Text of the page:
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Tip: Make it harder to accidentally press reset buttons

Reset buttons enable users to conveniently wipe out all data entered in an app, but pressing them accidentally can ruin days of data entry. This tip explores a number of techniques for making it harder to press them accidentally, including hiding them unless the user confirms that they should be shown.

We’re asked to look at lots of apps built by our community every day, and we’re learning a lot from the experience. We’ll be sharing more of what we’ve learned over the next few months, but we’ll start off with one very common pattern we see in apps built with Calcapp.

It’s now been more than a year since we added support for reset buttons. They’re great for quickly resetting an app to its factory state and the majority of apps use them.

The only problem with reset buttons is that sometimes they’re too powerful. A reset button can not only reset one panel of your app, it can reset all of your panels. While useful, your users run the risk of removing lots of entered data if they press your reset button by mistake. We have seen lots of apps where users are expected to record their working hours and submit them by the end of the week, for instance, and having all this data removed before it has been sent can be a real inconvenience.

In this post, we explore a few options for protecting your reset buttons, making it less likely that users press them by mistake.

Using a separate panel

The most straight-forward way of protecting a reset button is to put it on a separate calculation panel, far away from the panels where users actually enter data. Here’s an app for entering working hours with a main menu in the form of a list panel, whose last option leads to a calculation panel with a reset button:

Using a separate panel to protect reset buttons: menu

Remember to change the option in the inspector enabling the button to reset all fields in the app:

Using a separate panel to protect reset buttons: button

This is a simple but effective solution. It won’t do, however, if you want the reset button to be part of the panel where users enter data.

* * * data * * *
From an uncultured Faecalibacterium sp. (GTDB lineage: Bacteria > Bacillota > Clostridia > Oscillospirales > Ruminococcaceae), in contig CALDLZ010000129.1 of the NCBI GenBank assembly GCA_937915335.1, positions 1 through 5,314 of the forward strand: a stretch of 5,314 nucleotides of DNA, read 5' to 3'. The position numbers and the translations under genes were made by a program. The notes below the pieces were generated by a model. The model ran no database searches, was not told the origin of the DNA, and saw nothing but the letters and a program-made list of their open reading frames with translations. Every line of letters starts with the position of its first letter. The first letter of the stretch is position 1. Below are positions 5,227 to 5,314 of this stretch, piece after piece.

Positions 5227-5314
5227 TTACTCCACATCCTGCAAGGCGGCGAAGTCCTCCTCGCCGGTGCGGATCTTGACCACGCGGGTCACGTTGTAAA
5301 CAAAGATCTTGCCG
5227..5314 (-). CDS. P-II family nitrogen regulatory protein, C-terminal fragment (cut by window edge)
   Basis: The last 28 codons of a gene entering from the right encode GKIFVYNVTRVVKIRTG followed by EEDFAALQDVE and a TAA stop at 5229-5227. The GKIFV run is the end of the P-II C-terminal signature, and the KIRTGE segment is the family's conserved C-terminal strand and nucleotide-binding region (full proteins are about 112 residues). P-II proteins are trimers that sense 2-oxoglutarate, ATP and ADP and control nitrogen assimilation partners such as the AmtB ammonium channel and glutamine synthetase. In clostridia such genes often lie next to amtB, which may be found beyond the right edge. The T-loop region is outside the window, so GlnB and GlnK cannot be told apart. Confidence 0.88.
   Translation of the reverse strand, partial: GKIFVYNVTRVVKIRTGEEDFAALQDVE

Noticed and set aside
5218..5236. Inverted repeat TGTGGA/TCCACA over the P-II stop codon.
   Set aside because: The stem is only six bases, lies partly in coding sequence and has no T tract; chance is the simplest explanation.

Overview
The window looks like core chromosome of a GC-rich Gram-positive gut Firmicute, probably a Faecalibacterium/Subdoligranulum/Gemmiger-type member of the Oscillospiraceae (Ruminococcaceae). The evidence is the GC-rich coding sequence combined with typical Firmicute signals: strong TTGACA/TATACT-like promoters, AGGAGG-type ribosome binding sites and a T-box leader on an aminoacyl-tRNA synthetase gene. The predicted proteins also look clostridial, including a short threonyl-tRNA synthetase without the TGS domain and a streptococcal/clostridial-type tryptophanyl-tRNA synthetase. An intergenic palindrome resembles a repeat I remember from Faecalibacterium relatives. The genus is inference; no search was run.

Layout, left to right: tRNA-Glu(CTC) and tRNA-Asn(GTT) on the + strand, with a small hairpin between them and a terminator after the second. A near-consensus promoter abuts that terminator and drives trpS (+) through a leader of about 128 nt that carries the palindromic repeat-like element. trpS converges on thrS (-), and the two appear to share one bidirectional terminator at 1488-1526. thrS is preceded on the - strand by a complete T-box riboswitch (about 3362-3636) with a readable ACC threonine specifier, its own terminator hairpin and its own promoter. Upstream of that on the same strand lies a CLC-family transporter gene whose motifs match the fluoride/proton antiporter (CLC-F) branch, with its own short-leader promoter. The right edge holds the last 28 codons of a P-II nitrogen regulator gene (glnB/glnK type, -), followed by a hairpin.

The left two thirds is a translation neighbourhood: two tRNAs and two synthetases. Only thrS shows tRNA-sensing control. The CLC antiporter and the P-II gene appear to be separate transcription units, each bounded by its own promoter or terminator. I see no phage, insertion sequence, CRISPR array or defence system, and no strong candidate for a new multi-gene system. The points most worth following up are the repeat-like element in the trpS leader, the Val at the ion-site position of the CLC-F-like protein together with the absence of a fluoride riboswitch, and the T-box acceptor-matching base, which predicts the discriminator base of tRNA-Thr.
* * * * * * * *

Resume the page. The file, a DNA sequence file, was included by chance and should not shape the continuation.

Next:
Hiding the reset button unless a switch is toggled

In this solution, we’ll explore hiding the reset button unless a switch field is toggled. Here’s what it can look like:

Hiding a reset button protect it: switch field

In the app above, the user must toggle the switch field named ReallyReset in order for the reset button to become visible. To achieve this, you need to tie the Visible property of the button to the reset field. Select .Visible from the drop-down menu next to the formula bar and type the name of the switch field: ReallyReset.

Making it even more difficult to reset all fields

If you want to make it really hard for a user to accidentally press a reset button, you can ask your users to enter a special text string in a field before showing the reset button. Here’s an example:

Hiding a reset button protect it: text field

In this app, the user needs to explicitly type “reset” into a text field in order for the reset button to become visible. To achieve this, change the switch field into a text field (by pressing the abc button in the inspector). Select .Visible from the drop-down menu next to the formula bar and type the following formula: ReallyReset = "reset". (This text comparison is case-insensitive, meaning that “RESet” will also be accepted. Use the EXACT formula function for a case-sensitive comparison. The reference sidebar has more information, as usual.)

In the off chance that you want to make it even more difficult to press a reset button accidentally, you can make your users solve simple mathematical problems. This is beyond the scope of this post, though.

Finally, instead of explicitly hiding a reset button, you can simply disable it, which grays it out. To achieve this, simply use the Enabled property instead of the Visible property of the reset button.

Do you want to share a tip with other Calcapp users through this blog? Let us know!

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